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For Loop - Generate.llb (for FPGA code generation)

Author: AristosQueue (NI)

This plug-in works on For Loops that are wired with a constant for the N terminal. It is useful mostly to FPGA users who wish LabVIEW had a Generate Structure.

Generate Structures would have syntax very similar to For Loops, but their compiled behavior is very different.

Short version:

A For Loop is N calls to the same block diagram. Think of the loop's diagram as a NON-REENTRANT SUBVI.

A Generate Structure is N calls to N different block diagrams. Think of the loop's diagram as a PREALLOCATED REENTRANT SUBVI.

Long version:

Many users know about For Loop "unrolling" -- a compiler optimization where you peel off one or more iterations from the beginning or end of a loop and generate special code for them. You might even unroll the entire loop for parallelization. But For Loop unrolling still assumes that the results need to be the same as running the iterations sequentially.

With generation, the results are not the same. Iterations are assumed to not depend upon each other -- the array input can be deaggregated and acted on entirely without information from the other frames, but the entire structure may have state that is rememberd call over call. In other words, an uninitialized shift register on (or Feedback Node inside) a For Loop means "use this value when the For Loop is next called AND use every value from the previous iteration in the next iteration". The uninitialized shift register on a Generate Structure would mean "use this value when the Generate Structure is next called ONLY".

This menu shortcut provides an editor operation that provides a fast way to script the behavior a Generate Structure would have.

The "For Loop - Generate.llb" adds a new menu item means "Generate For Loop" to take the code that is expressed in a For Loop and replicate it N times. The original code is retained in a Diagram Disable Structure, so if you need to edit the original code, just remove the disable structure, edit the original, and regenerate.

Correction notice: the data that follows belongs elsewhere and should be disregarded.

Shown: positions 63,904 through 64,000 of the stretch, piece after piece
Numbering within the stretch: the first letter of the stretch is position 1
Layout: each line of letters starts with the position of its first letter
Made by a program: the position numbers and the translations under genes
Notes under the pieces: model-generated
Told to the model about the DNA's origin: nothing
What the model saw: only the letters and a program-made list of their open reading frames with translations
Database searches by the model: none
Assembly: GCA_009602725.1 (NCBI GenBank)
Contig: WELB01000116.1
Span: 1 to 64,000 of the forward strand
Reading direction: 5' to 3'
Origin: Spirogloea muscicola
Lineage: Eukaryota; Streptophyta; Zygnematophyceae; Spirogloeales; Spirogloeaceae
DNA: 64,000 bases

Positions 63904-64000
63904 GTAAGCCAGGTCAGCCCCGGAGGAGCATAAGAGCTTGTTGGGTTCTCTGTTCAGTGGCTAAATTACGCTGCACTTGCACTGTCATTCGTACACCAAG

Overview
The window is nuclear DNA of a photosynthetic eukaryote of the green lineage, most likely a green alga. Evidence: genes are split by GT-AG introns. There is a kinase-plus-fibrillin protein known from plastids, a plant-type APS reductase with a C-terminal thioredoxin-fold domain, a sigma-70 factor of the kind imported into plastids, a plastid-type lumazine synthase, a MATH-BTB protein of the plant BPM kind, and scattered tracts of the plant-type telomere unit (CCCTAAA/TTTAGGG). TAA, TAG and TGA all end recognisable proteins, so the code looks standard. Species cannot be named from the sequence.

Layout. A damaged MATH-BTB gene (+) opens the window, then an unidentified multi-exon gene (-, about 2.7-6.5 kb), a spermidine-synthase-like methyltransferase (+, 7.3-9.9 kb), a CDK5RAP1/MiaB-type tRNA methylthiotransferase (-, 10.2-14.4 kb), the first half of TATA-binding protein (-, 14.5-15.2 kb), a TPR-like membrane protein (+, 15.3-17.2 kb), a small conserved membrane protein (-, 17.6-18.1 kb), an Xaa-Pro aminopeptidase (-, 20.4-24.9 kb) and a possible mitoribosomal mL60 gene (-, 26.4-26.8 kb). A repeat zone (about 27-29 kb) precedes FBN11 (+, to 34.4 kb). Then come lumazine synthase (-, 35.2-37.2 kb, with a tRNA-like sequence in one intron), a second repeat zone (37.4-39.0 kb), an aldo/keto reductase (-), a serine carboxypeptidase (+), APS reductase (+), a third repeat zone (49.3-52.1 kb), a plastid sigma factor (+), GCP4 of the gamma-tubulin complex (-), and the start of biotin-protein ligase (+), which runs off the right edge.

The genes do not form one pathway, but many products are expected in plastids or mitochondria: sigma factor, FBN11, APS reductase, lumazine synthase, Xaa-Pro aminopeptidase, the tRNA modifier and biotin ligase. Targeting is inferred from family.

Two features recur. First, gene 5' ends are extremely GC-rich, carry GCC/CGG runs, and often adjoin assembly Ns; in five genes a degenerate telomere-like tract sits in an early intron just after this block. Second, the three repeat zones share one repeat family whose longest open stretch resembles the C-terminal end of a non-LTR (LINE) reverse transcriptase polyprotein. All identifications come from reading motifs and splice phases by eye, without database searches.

Two examples are shown below -- a  simple one so you get the idea what is happening and a more complex one to show off how complex the generation can get once state is involved.

Example 1:



Example 2:

Notice the original has four wired inputs and four wired outputs. The generated code has the same, with the same types. The only thing that changes is how those values are computed. Don't try to read the For Loop as a For Loop. Instead, pretend it is a Generate Structure, as described above.


Attachement is saved in LabVIEW 2015. For install instructions, go here.


Amazing piece of kit!  I'd attempted to use a for-loop in this manner recently, but run into numerous synthesis issues.  Specifically items like array manipulation that aren't allowed to exist inside of a for-loop at synthesis time, that would be a natural use of generate statements in VHDL.


Do you have a suggestion on how to handle loop-iterator terminal items?  For instance, suppose I have an array acting as  ROM - linearized from a 2D array to a 1-D array because labview FPGA doesn't like 2D array types. In VHDL, I  would typically use a generate statement along with a "stride" to parse that array into pieces to send to the generated logic.  Here's an example of a 4-bit unrolled parallel CRC function.


Loop before unrolling:


Loop after unrolling:


for loop unrolled.JPG

Notice that this would not give equivalent behavior since the for-loop iteration terminal has been removed, but not replaced with similar functionality.  Putting a shift register + adder into the design creates a VERY long adder-chain for high iteration counts.  For instance, extending this 4-bit CRC into a 32-bit CRC is unlikely to make timing.  So Two alternate ways to get this functionally equivalent to the original loop would be as follows:


Method 1:  Unrolled loop terminal

for loop good.JPG

Method 2:  Auto-generated 'array index' block.


for loop good - alt.JPG


Do you see any better (automated or otherwise) mechanisms for handling the notion of "stride" in a linearized array in LabVIEW FPGA?  Using a pre-computed set of indices into the linearized array gets around having to do anything other than increment - but I still need to index into each element of that indices array.


Thanks for any suggestions you might have.  Unfortunately I found this tool this morning, rather than last night when I put hours into manually parallelizing loops for unwieldly amounts of replication after finding simulatable models didn't allow synthesis (though equivalent vhdl constructs would be synthesizable).